President Trump continued his feud with LaVar Ball, the father of a UCLA basketball player, on Wednesday following Ball's downplaying of the president's role in getting his son, LiAngelo Ball, and two other student athletes, released from shoplifting charges in China.
"It wasn't the White House, it wasn't the State Department, it wasn't father LaVar's so-called people on the ground in China that got his son out of a long term prison sentence — IT WAS ME," Trump tweeted, taking full advantage of his 280 characters:
It wasn’t the White House, it wasn’t the State Department, it wasn’t father LaVar’s so-called people on the ground in China that got his son out of a long term prison sentence - IT WAS ME. Too bad! LaVar is just a poor man’s version of Don King, but without the hair. Just think..
— Donald J. Trump (@realDonaldTrump) November 22, 2017
...LaVar, you could have spent the next 5 to 10 years during Thanksgiving with your son in China, but no NBA contract to support you. But remember LaVar, shoplifting is NOT a little thing. It’s a really big deal, especially in China. Ungrateful fool!
— Donald J. Trump (@realDonaldTrump) November 22, 2017
The president added "shoplifting is NOT a little thing," alleging incorrectly that LiAngelo could have spent "the next 5 to 10 years" in jail; Chinese law dictates the crime's maximum term would have been one to two years, with an opportunity for the sentence to be mitigated, The Washington Post reports.
Ball has claimed that if he were going to thank anyone for releasing his son, it would be Chinese President Xi Jinping. But "I don't have to go around saying thank you to everybody," he told CNN's Chris Cuomo.
Trump, though, sees things differently. For good measure, he retweeted a Twitter user claiming that "if Hillary got my kid out of prison, as much as I hate the woman, I'd thank her corrupt a--!" Jeva Lange
A U.S. Navy transporter carrying 11 people crashed into the Pacific Ocean off Japan on Wednesday. Search and rescue is underway for survivors, the Japan-based Seventh Fleet said in a statement. As of Wednesday morning, eight people had been found and were in "good condition," The Washington Post reports. The crash happened while the plane was traveling to the USS Ronald Reagan aircraft carrier, and the cause remains unclear.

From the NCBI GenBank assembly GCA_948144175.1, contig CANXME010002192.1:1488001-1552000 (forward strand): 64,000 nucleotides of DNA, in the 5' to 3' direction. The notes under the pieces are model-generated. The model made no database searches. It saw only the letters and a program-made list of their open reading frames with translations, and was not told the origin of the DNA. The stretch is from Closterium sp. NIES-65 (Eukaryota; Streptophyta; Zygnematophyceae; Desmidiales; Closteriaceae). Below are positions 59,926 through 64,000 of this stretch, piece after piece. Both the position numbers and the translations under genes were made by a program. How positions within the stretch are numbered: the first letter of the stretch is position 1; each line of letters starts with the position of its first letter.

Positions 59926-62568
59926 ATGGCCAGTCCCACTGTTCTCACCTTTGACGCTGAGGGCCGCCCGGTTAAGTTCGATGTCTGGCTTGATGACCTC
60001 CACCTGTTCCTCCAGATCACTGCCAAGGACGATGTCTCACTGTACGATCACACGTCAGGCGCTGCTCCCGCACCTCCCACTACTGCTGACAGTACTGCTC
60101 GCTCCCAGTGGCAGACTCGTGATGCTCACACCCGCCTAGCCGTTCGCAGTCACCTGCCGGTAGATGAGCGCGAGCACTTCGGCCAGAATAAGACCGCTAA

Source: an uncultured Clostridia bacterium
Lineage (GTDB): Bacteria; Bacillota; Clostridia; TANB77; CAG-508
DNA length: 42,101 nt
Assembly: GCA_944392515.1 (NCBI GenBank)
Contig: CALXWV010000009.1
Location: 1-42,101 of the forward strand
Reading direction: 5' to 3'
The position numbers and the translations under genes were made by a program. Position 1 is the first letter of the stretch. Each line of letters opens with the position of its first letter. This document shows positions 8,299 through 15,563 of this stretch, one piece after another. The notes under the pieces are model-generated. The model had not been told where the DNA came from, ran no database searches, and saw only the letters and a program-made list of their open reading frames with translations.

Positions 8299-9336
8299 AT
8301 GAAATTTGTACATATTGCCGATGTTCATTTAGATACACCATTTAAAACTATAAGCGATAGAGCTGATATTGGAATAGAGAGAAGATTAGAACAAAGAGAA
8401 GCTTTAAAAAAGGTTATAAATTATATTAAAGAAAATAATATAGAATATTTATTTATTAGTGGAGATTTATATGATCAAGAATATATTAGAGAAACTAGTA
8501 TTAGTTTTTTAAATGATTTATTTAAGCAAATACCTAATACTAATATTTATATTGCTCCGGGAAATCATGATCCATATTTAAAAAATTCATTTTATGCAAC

This is the latest in a series of recent accidents for the Seventh Fleet, which is conducting exercises in response to rising tensions with North Korea. In June, seven sailors died when the USS Fitzgerald hit a container ship off the coast of Japan. And in August, 10 people were killed when the USS John S. McCain collided with an oil tanker near Singapore. Both incidents were considered avoidable and blamed on crew negligence, prompting new training exercises and examinations of how crew deal with stress and exhaustion. The Seventh Fleet commander, Vice Admiral Joseph Aucoin, was removed from duty in August. Jessica Hullinger
This is a breaking news story and has been updated throughout.
Friendships can form anywhere — including in front of the dairy section at the grocery store.
After his wife died, Dan Peterson, 83, of Augusta, Georgia, couldn't shake his grief. He tended to his garden, where his wife once grew roses, and was "just waiting it out to see how long I was going to live," he told NPR. One day last year, during a quick trip to the grocery store, he met a 4-year-old named Norah Wood, who could sense he was down. "I thought he needed a friend because he was sad," she said. Norah ran up to Peterson and said, "Hi, old person. Today's my birfday.'"
Her excitement was contagious. "When you have a little girl bouncing up and down and being so happy to be alive, you sort of change," Peterson said. Norah, her mom Tara, and Peterson began chatting, and Norah asked to take a photo with Peterson before they went their separate ways. She posted the picture on Facebook, and learned from a mutual friend that it was the first time Peterson smiled since his wife's death. Tara arranged a visit with Peterson, and after a fun afternoon, on their way out the door, Norah stopped to smell one of Peterson's red roses. "It was precious to me, the only thing I had to give back, so I got it and gave it to her," he told NPR. "That sort of sealed our friendship, I think." Catherine Garcia
LeVar Burton is not LaVar Ball, okay Twitter?
Their names are incredibly similar, but only one is the beloved host of Reading Rainbow (LeVar Burton) while the other is the outspoken father of Los Angeles Lakers rookie Lonzo Ball and UCLA guard LiAngelo Ball (LaVar Ball). LaVar "My Son is Better than Steph Curry" Ball was on CNN Monday night, and during an interesting interview with Chris Cuomo, defended LiAngelo, who was arrested with two teammates last week in China for shoplifting. He also commented on his feud with President Trump, which started when LaVar "Shoplifting Is Cool When My Son Does It" Ball downplayed Trump's role in getting the players home from China, causing Trump to tweet, "I should have left them in jail!"
Unfortunately for LeVar "I Starred in Roots" Burton, a bunch of Twitter users thought he was LaVar "I'm Trolling All of You" Ball, and they started sending him angry messages — one man told LeVar "I Taught You How to Read" Burton that he is a "has been actor with a thief for a son and Trump is the president of the United States. Get the picture?" For the record, LeVar "I Should Probably Consider Changing My Name" Burton's Twitter handle is @levarburton, while LaVar "All Publicity Is Good Publicity" Ball can be reached at @lavarbigballer. Catherine Garcia